Today we have with us the Center’s first two fellows who have been selected to go through a rigorous one-year training program: Linda Mendez, currently the founding dean of students at a charter school in Chicago, and a former Teach For America corps member. And Ravi Gupta, currently a special assistant to U.S. Ambassador to the United Nations Susan Rice, and a graduate of Yale Law School. A year from now these two individuals will be fully prepared to become founders of high-performing public charter schools in our city. They will invest their talents and their time in our children. And they will draw more bright, ambitious, young people like themselves to Nashville. Linda and Ravi, if you’ll please stand to be recognized. Thank you for being here. And welcome to Nashville.

Our schools are making progress but we still have a long way to go. Our schools, and more importantly, our students, are going to continue to need the full support of our community in the years to come. We’re beginning to embrace bold public education reforms. And the ship is beginning to turn. I want to thank Dr. Register and the School Board for their partnership in this effort.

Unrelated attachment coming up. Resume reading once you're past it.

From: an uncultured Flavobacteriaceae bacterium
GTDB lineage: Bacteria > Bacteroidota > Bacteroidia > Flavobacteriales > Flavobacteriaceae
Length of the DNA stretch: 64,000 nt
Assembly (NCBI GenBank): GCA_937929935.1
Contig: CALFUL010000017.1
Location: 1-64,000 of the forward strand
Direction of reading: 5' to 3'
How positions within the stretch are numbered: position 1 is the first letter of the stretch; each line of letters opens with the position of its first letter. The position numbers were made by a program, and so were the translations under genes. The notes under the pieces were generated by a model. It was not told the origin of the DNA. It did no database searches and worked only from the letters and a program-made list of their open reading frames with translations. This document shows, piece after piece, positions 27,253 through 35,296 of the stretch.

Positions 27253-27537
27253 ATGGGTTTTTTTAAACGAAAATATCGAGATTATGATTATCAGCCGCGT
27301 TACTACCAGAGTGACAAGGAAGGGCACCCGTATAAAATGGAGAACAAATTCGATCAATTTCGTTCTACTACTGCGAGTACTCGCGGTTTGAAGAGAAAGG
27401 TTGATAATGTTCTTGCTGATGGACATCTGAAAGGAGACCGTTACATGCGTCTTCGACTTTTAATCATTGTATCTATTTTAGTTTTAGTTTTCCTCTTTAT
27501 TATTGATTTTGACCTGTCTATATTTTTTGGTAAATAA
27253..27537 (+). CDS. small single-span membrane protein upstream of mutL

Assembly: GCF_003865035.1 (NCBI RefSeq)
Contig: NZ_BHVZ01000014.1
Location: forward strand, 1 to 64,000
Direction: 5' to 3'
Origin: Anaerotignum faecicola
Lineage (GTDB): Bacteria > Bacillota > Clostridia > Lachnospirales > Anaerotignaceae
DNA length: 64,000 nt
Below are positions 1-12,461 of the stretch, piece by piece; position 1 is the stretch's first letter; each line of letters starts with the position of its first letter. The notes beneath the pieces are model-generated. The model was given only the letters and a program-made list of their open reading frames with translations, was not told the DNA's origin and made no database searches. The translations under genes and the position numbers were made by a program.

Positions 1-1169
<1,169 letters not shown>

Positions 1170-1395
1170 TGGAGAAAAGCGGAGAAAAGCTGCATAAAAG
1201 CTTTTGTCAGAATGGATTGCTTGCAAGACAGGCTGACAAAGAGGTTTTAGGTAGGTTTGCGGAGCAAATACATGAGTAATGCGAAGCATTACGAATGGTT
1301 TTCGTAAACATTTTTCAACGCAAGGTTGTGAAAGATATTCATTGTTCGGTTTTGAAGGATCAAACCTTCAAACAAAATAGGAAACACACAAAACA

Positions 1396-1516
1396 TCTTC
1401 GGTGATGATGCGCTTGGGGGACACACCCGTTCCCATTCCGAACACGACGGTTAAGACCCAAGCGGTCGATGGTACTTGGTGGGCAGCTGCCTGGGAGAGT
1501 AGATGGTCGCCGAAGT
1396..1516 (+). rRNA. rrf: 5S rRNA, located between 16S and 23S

Education will remain at the top of my priorities. And it is intrinsically linked to our other priorities, especially public safety – another area we have to continue to invest in.

When it comes to public safety, you have to invest in people. This past fall we hired a combination of 34 new EMTs and paramedics to bring our ambulances up to full staffing. And last year, we reached the point where we have a fully-staffed police department for the first time in five years.

We have hired 261 new police officers since I took office. And we continue to hire and train new officers to keep up with attrition. While many other cities across the country have had to layoff police officers and close police precincts, we are doing just the opposite. And the investment is paying off. The great work of our police officers has driven down overall major crime in our city for a sixth consecutive year, and we’re on our way to a seventh.

The importance of our police officers and the risk they take every day is brought into perspective when you consider what happened last June 25th when Sergeant Mark Chestnut pulled over a vehicle on I-40 for a traffic violation. He encountered two men with complete disregard for the law and for the value of human lives. Sergeant Chestnut was seriously hurt. We’ll never know for sure, but I believe to this day that his actions saved lives. Sergeant Chestnut is here today with his wife Michelle. They have three kids – Keely, Kalin and Eli. And all of their lives have been forever changed because Mark was doing his job that day to protect others and to protect us. Mark and Michelle, if you’ll please stand to be recognized.